[5].​It could be argued that it is a ‘local government’ – e.g., the Klang Municipality – that ‘gives’ permission for a factory to operate.

Yet that law that is subject to sec.107 of the Local Government Act.

That section says that ‘the local authority may at its discretion grant or refuse or renew any licence without assigning any reason for it’: [sec.107 (3) LGA).

But any such ‘discretion’ is limited.

If there is any inconsistency between two federal statutes, then the statute that deals with the ‘subject matter’ of the statute prevails.

If the PCIDA – which deals with the pandemic – contradicts a provision of the Local Government Act, then the LGA falls. End of story.

[6] Now let us deal next with licensing provisions

If you want to open a factory, you need a municipality ‘licence’.

But note that a licensing provision is not the king of its own castle.

There are clear regulations on how such licences should be granted – or revoked.

For instance, look at a set of regulations called, ‘Licensing of Trades, Businesses And Industries (Federal Territory of Putrajaya) By-Laws 2016’.

These explain how trade licences are to be ‘revoked’.

These regulations create a ‘notification procedure’, an ‘appeal procedure’, a ‘hearing of grievances procedure’– after all of which the state authority may be allowed to revoke such a licence.

[7].   If you close factories, profits drop, and it prejudices the society as a whole

When a business entity suffers loss, or there is a drop in profits.

When profits drop, taxes will be low — or cannot be paid.

There is no money – or services – exchanged for any products.

[8]. Who loses?

It is the Federal, the State, and local governments.

[9].  But what is the Government argument?

The Government says, it is ‘afraid’ that people will die because of the pandemic.

That it was necessary to shut down these business enterprises, ‘to save lives’.

This is a very good argument.

This is the reason why we have the PCIDA. All we needed to do was to enforce PCIDA.

And guess what? The PCIDA has been around since 1988 – some 33 years.

So why did we need the Emergency in the first place?

[10]. Is this Emergency effective in combating the pandemic?

Had PCIDA been enforced with greater urgency, we would never have had this pandemic expanding at the rate it is.

The PN Government declared the Emergency on 11 January 2021.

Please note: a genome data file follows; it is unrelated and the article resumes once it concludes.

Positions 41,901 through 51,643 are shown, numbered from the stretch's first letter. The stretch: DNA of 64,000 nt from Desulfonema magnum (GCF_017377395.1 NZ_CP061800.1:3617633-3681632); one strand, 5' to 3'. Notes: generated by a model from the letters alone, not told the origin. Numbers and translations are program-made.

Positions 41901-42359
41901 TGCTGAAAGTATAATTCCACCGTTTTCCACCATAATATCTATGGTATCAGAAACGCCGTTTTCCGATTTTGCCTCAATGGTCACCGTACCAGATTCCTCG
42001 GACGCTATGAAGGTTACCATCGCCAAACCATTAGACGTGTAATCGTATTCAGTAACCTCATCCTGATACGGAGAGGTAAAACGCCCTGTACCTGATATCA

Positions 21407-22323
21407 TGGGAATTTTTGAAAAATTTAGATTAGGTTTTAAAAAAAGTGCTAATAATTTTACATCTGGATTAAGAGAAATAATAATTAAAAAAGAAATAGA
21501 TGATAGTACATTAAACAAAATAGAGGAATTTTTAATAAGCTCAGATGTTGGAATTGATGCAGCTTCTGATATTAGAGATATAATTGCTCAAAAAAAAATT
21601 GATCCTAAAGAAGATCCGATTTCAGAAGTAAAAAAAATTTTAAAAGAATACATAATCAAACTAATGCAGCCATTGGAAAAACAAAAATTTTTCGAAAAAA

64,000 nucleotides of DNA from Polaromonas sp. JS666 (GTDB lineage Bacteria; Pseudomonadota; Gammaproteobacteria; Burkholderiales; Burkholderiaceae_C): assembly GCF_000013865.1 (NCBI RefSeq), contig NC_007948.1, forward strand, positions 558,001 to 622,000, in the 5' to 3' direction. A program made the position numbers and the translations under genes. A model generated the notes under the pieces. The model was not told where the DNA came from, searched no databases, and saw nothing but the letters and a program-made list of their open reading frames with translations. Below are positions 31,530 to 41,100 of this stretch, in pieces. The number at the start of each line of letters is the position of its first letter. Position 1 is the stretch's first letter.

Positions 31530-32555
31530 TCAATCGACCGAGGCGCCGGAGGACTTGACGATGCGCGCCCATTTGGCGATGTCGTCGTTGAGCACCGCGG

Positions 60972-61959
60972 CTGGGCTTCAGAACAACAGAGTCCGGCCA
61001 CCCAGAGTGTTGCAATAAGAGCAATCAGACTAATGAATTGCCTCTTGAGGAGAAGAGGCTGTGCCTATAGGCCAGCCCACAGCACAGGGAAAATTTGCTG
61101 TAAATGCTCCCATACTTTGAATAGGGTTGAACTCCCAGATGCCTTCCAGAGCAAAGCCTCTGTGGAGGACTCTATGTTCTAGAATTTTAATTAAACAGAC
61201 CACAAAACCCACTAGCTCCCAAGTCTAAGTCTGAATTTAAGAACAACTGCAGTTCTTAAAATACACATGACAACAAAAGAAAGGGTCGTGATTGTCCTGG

From that time, up to now, the number of Covid-19 cases in the Klang Valley have not diminished.

If anything, the numbers have been rapidly –alarmingly – increasing.

I have made a chart.

It shows that the Emergency laws have failed to prevent the spread of the pandemic.

The PCIDA is not working.

And there have been more factory closures in the Klang Valley – in the last three weeks – than ever in the history of Malaysia.

[11]. Is Zuraida also factually wrong?

Therefore, for Zuraida to make the statement she did, is to defy the facts on the ground.

Think about the psychological factors.

If you coop up millions of people in their Klang Valley homes – which is one of the busiest hubs of economy in the nation – you create poverty, and a population dependent on handouts.

You leave room for depression, a lack of money, and other unhealthy states of mind.

[12]. Therefore, shutting down factories is not very clever.

Factories manufacture goods.

They represent a community’s economic powerhouse.

When their goods or services are transacted, the community generates money for itself, and better taxes for the Government.

[13]. So, there is no economic logic in shutting down factories.

But for the moment I just want to tell you that in my opinion, the law does not support the position taken by the Honourable Minister.

On how to prevent the pandemic, I will write another article.

You May Also Like

The Gopal Sri Ram that I knew

Why do Malaysian Ministers refuse to go on leave, or better still, resign, when their character in public office is called into question?

What are your Fundamental Rights?

Can a hospital, or a police station deny service based on a dress code?